Protecting the Smallest Passengers with Child Presence Detection Technology
＊Updated August 10, 2023
Any parent knows that a car ride can be particularly comforting for tiny passengers, and while an infant sleeping peacefully is an adorable sight, nap could lead to tragedy inside a hot car. Aisin is working hard to prevent these tragedies.
Unfortunately, such fatal accidents occur often around the world. According to a survey in the U.S., some 1,054 children were reported to have died from 1990 to 2022 from heat exposure after being left behind in vehicles and over the last five years, as many as 40 children died every year in this way on average.*1 It is worth noting that over half of the deaths were caused by parents “unknowingly” leaving their children, although other contributing factors were also reported.
In the U.S., public attention about these avoidable tragedies has led to the introduction of the Hot Cars Act, a bill that requires all new passenger motor vehicles to be equipped with a child safety alert system. In Europe, Euro NCAP,*2 known as an impartial organization that evaluates and verifies the safety of new-model cars, shared a “2025 Roadmap” of automobile safety measures which included detecting and rescuing a child left alone in a car as an emerging necessary vehicle safety technology. Across U.S. and Europe, a movement has started to make it obligatory to equip new-model cars with a child presence detection (CPD) system in the hopes that this equipment will protect children from tragic accidents.
The automobile industry has already proved its concerted approach to social issues, including purifying exhaust gas and improving collision safety. While collision safety has been shifting its focus from occupant protection to pedestrian protection, the CPD system has been gaining a great deal of attention and expectations around the world.
*2: the European New Car Assessment Programme
Reliable detection and alerts to prevent a child from being left alone in the car
As supported by data, installation of a CPD system significantly contributes to the reduction of hot car fatalities. What is needed is a highly reliable device that serves as a second set of eyes for parents.
Usually, an infant care seat is installed in the backseat. It is not enough, however, to have a simple sensor for the child seat because infants can often maneuver in ways that adults may not expect. What is needed is a high-precision sensor technology that covers all bodily movements of an infant and reliably detects the presence of an infant alone in the car in any situation, even if they are motionless.
Major examples of sensor technologies include cameras, sonar (sound waves), and radar (radio waves).
Cameras are suitable for grasping the situation inside the car with still images and videos, but only recognize what is in range ofthe lens. If an infant is tucked in a blanket or hidden in any way, a camera cannot detect the infant.
Sonar technology emits sound wave signals and receives those that bounce back. It detects changes in the distance to a moving target, but may not detect its presence without significant movement. For example, when the movement is minor, such as when a child is sleeping and gently breathing, it may be difficult to determine whether the child is a living or non-living object, which is a concern for the technology responsible for CPD.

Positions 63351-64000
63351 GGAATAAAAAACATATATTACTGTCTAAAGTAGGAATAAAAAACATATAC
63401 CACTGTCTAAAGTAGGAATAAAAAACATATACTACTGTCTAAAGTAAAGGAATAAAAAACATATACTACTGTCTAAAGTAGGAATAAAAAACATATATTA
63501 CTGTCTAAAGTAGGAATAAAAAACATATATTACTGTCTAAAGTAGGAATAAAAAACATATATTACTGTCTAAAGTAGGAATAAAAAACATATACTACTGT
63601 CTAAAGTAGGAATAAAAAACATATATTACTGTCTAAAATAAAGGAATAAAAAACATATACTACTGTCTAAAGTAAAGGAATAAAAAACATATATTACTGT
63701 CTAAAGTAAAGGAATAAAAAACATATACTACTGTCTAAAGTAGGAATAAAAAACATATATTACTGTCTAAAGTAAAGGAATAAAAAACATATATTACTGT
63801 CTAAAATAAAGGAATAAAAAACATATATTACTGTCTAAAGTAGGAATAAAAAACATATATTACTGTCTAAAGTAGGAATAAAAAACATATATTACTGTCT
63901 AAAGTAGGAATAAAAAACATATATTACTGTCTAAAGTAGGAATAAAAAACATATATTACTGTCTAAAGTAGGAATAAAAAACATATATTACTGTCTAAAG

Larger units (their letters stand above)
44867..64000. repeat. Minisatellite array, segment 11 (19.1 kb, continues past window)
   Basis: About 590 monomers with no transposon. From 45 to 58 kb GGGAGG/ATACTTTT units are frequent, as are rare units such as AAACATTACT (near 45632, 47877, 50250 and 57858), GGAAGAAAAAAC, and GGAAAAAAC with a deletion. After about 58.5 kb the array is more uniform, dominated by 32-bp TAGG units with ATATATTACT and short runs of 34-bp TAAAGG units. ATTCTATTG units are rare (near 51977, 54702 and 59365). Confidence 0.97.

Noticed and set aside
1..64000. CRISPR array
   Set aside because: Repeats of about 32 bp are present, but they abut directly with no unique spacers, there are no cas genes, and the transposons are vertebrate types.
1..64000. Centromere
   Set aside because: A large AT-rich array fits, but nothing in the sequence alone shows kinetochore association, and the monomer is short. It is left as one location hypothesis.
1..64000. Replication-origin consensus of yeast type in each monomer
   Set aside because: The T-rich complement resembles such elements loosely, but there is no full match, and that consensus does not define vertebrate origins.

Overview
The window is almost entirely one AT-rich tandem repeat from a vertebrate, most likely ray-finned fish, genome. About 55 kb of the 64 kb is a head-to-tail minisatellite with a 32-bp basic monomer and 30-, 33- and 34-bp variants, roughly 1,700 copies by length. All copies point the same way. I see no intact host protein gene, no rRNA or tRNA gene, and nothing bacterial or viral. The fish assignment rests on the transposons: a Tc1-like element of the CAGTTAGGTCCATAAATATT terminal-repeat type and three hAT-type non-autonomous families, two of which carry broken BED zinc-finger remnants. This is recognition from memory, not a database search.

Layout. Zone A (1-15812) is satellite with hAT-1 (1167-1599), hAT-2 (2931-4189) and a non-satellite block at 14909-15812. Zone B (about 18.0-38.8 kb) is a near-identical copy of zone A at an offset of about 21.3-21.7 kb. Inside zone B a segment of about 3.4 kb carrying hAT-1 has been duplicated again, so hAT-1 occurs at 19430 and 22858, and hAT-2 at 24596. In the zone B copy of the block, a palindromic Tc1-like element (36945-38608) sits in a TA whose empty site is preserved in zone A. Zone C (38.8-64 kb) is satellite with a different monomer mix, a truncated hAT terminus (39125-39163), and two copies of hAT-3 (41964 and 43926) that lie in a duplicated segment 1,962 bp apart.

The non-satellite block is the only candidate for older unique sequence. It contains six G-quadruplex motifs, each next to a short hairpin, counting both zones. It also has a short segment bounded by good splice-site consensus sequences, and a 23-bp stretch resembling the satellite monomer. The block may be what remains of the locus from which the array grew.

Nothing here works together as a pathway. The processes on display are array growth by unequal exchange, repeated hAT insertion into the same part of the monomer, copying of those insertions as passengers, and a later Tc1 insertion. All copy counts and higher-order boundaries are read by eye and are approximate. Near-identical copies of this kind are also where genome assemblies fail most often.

A radar sends out radio waves and receives reflected waves to detect a target. Radars also roughly detect the shape and movements of the target as long as it is within the range of the radio waves. Moreover, radars deliver stable performance because they are less effected by environmental factors such as brightness. Data analysis technology has dramatically evolved to provide superior performance.
Aisin’s CPD system is the fruit of its engineers’ earnest desire to prevent tragic accidents by any means.
Aisin began development of the CPD system in 2018. Shunsuke Hayakawa, an engineer in charge of the CPD development, drives his child to school every day before going to work. “When I hear news of a child’s death in a hot car, it hits close to home for me,” says Hayakawa. “I feel terrible just thinking about losing my child because of my carelessness. We must stop such tragic deaths.” Although he speaks in a quiet tone, his strong passion for the project is clear.
Clifford Malloy from Aisin Technical Center of America, the R&D hub in North America, says, “The occupants who suffer are not normally at the age to defend themselves from extreme conditions inside the vehicle.” He eagerly explains the underlying reason for the promotion of CPD system development, saying, “Any child occupant in any vehicle anywhere in the world runs the risk of this unfortunate circumstance. Therefore, implementing such technologies to reduce the risk should be considered - just one loss is one too many.” At Aisin, staff from Japan, North America, and Europe teamed up to research global needs. While exploring what specific legal regulations would be introduced in the U.S. – among thefirst in the world to make the system mandatory - the team started development of a new sensor that would detect the presence of a child in a car and correctly judge whether or not the child was left alone.